Nerdist was started by Chris Hardwick and has grown to be a many headed beast.

Kindles vs. Nooks

by on November 18, 2011

Emails wondering about Amazon’s Kindle(s) or Barnes & Noble’s Nook(s) have been rolling in lately, so I’ll try to save you from the inevitable “BUT JESSICA, WHICH ONE DO I WANT?!” meltdown with a very basic run through of your options here.
The question that ultimately comes up after accepting that these are all e-readers that won’t perform or look exactly like an iPad (or miscellaneous tablet of your choosing) is: So… which one is better? I’m going to save you time, right now! There is no clear winner. Each can be useful to a person — it depends on whether you’re looking to save money or have a clean and easy book reading experience or want to read your books and play games/videos/browse the internet too.

 

First, let’s go with the much anticipated tablet readers.

The Kindle Fire ($199) vs. B&N’s Nook Tablet ($249)

First, there’s price. It’s only a $50 difference! So what do you get for $50 with the Nook? Almost double the storage space of the Fire. The Nook boasts 16GB storage AND a MicroSD slot for expansion up to (I believe) 32GB. The Kindle Fire offers 8GB and two of those are eaten up by the OS immediately. If you want to store photos, music, videos — basically anything other than a book — on your e-reading tablet, you’ll want the Nook. If you intend to simply stream video, read books (the Cloud service is just fantastic on the Fire), play games and browse the internet, the Kindle Fire will be more than perfect.

Both have access to the Android app market, but not full access. In this case, the Fire is the clear cut winner. Amazon has many, many more apps available in their marketplace and while I’m sure the Nook will catch up eventually, it’s nowhere near it right now.

They both have 7-inch screens with almost identical display resolutions. (I think the Fire is 1ppi less than the Nook which almost isn’t worth mentioning, except I just did…) The Fire is a bit lighter and slimmer than the Nook overall and, personally, I like its fancy black casing better. Purely a matter of opinion there.

Basically, I call this a toss up. While I own a Kindle Fire, I can see the merits of the Nook. But because I have other options for storing things like music, pictures, etc., I don’t need the extra space. I realize I’m not using this toy for anything other than a fancy book reader and Fruit Ninja slicer, so saving $50 is saving $50. For me.

Did that help? Hope so.

Now, onto the others! Amazon has the $79 Kindle, a small and bare bones reader than they claim fits in your pocket, but I think it depends on the size of your pocket. You’re getting what you pay for here. It’s not frilly or fancy; it’s an utilitarian book reader and it’s absolutely PERFECT for that price. Next, the $99 Kindle Touch, which is a bit more advanced than the Kindle with it’s fancy touch display and text-to-speech features, but both are WiFi only connections.If you’re looking for 3G connection to get books anytime you want, basically wherever you want, you’ll want to pay attention to the $149 Kindle Touch 3G. It has all of the features of the regular Kindle Touch, but with the capability to get you a book without any contracts or fees anywhere in the world at a moment’s notice. I love the 3G thing, and wish the Kindle Fire had that capability as well. You’ll appreciate being able to download a book whenever you want. Trust me. You also have the option to get the $139 Kindle Keyboard 3G, which is essentially the same thing as the Touch, just a little bigger and uh, you don’t have to touch anything. (There’s also a WiFi only Kindle Keyboard for $139, but I don’t understand why you’d opt for the one that won’t get you books all the time) I have one of the first incarnations of the Kindle, and this is what it most resembles now, minus the “Whispernet” connection. Remember: all of these are very utilitarian options, no color displays or anything fancy, just books on the go, and they’re perfect for that!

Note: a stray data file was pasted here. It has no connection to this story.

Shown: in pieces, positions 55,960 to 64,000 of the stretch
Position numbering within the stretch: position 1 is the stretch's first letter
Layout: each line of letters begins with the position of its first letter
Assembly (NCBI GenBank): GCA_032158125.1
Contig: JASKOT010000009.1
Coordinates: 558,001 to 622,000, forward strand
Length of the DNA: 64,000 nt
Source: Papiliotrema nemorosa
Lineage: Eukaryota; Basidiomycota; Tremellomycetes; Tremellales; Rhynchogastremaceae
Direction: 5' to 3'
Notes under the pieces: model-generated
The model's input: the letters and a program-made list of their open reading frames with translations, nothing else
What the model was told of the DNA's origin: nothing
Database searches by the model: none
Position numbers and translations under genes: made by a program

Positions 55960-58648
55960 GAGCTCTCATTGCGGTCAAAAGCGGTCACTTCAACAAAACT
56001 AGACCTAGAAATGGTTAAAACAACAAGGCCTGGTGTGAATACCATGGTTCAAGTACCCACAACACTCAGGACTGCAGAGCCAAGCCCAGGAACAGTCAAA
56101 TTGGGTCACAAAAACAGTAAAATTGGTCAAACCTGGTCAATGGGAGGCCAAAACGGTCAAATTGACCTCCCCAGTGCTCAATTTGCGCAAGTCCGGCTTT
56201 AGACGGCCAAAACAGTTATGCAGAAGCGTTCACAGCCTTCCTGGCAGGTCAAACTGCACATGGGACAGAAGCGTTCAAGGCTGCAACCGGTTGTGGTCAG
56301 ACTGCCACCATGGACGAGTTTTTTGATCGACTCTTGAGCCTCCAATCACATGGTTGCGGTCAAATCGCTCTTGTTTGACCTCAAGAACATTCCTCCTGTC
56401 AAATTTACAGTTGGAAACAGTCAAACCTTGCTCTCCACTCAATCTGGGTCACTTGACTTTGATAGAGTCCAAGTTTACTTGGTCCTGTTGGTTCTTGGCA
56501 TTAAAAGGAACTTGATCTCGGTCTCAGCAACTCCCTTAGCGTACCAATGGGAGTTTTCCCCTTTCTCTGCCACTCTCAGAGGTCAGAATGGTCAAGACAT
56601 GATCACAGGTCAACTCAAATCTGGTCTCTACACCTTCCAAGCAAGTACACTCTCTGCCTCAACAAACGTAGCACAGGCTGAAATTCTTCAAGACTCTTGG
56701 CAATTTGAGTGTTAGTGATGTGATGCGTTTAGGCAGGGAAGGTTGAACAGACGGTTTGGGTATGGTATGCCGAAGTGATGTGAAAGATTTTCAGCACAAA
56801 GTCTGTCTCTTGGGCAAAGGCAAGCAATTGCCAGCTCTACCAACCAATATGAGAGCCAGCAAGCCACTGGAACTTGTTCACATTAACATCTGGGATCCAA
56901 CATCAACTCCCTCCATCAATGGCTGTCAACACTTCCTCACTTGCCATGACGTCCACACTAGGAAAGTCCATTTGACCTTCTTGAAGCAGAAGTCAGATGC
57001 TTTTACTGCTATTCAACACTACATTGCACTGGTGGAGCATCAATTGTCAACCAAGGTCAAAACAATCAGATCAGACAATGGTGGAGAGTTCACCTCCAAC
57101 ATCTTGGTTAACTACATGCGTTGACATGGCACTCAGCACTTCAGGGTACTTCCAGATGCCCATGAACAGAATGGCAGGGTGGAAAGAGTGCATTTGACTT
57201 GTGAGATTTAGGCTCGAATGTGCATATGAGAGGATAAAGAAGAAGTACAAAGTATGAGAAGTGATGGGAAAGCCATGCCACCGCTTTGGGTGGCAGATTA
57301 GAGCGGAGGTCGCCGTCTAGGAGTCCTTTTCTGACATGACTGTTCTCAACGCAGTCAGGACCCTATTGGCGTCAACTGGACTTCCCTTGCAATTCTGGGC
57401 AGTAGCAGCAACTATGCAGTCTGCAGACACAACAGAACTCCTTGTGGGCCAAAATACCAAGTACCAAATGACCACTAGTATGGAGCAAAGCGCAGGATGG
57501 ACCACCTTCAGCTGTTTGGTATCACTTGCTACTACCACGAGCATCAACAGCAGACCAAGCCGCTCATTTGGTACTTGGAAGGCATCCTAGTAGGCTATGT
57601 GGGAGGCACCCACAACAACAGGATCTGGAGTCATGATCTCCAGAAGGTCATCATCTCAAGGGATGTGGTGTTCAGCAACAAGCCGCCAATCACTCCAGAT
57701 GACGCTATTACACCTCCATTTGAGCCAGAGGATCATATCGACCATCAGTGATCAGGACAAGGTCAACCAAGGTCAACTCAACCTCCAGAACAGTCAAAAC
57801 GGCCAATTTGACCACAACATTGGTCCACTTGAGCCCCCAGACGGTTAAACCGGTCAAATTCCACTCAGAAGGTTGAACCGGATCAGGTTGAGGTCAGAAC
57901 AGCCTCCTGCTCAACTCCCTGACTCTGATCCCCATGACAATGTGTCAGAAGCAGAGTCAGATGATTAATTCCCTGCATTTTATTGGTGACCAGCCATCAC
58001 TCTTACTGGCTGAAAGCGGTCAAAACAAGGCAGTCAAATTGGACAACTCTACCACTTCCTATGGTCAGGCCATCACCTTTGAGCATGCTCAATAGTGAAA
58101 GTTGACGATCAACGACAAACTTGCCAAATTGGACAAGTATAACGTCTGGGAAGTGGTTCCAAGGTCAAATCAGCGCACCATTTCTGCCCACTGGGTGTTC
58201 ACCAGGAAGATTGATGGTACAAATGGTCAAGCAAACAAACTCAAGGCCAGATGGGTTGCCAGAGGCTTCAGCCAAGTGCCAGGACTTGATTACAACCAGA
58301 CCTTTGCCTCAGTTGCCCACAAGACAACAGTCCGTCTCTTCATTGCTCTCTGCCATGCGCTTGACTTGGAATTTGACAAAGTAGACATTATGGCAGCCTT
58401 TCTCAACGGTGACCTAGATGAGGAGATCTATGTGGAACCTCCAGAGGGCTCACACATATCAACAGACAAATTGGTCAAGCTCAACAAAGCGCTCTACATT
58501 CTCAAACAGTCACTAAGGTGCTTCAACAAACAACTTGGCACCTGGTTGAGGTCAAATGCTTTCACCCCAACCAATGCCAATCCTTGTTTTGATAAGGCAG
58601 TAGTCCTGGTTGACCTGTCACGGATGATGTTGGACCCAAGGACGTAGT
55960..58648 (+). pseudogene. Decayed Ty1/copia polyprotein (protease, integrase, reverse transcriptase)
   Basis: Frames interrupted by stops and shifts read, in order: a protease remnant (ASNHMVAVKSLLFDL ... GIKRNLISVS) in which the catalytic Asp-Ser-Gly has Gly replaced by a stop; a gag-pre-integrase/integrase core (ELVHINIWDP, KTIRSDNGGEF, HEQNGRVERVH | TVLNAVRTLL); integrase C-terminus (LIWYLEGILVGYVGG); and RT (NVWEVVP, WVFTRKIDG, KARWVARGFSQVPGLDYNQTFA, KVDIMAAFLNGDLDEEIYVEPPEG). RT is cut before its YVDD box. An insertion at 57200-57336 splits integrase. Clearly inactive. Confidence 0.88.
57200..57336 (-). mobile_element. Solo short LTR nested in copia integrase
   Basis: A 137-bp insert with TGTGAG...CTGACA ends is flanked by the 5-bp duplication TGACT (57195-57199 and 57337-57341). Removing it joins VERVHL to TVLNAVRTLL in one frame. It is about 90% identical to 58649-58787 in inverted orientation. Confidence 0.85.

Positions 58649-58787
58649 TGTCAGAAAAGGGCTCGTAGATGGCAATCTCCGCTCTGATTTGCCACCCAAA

Onto the Nooks!

This part will be a lot easier. There’s only three! First, there’s the $99 Nook Simple Touch, a black and white bare bones sort of reader, which is extremely similiar to the Kindle Touch and just as easy to use. For me, it’s a toss-up. If you have the luxury of going to try them both out at a store — do it! Maybe one feels better in your hand than the other. Both boast the “best” E Ink technology and both have 6” displays. The Nook is a little fatter. That’s about it.

Then we have the $199 Nook Color. It has an 8GB internal memory and capability for expansion, has limited access to the app store, and, according to the website, will have Netflix and Hulu streaming “coming soon.” (no idea on the specifics of the “coming soon” timeframe)  In my opinion, the Nook Tablet sounds like it’s going to be the better of the Nook options for only $50 more.

So, which is the best? For me, the Kindle Fire was the best option because I like to waste time on mindless games and keep lots of books on the Cloud service to re-download on a whim. I’m not sure there’s a clear cut winner here, except in storage capacity. Of course, there are other options out there, but I think these two brands are going to dominate the market. Naturally, if you want a bigger screen and lots of apps, get an iPad. You can get the Kindle app there and make it a giant e-reader.

The power is YOOOOURRRRSSS!

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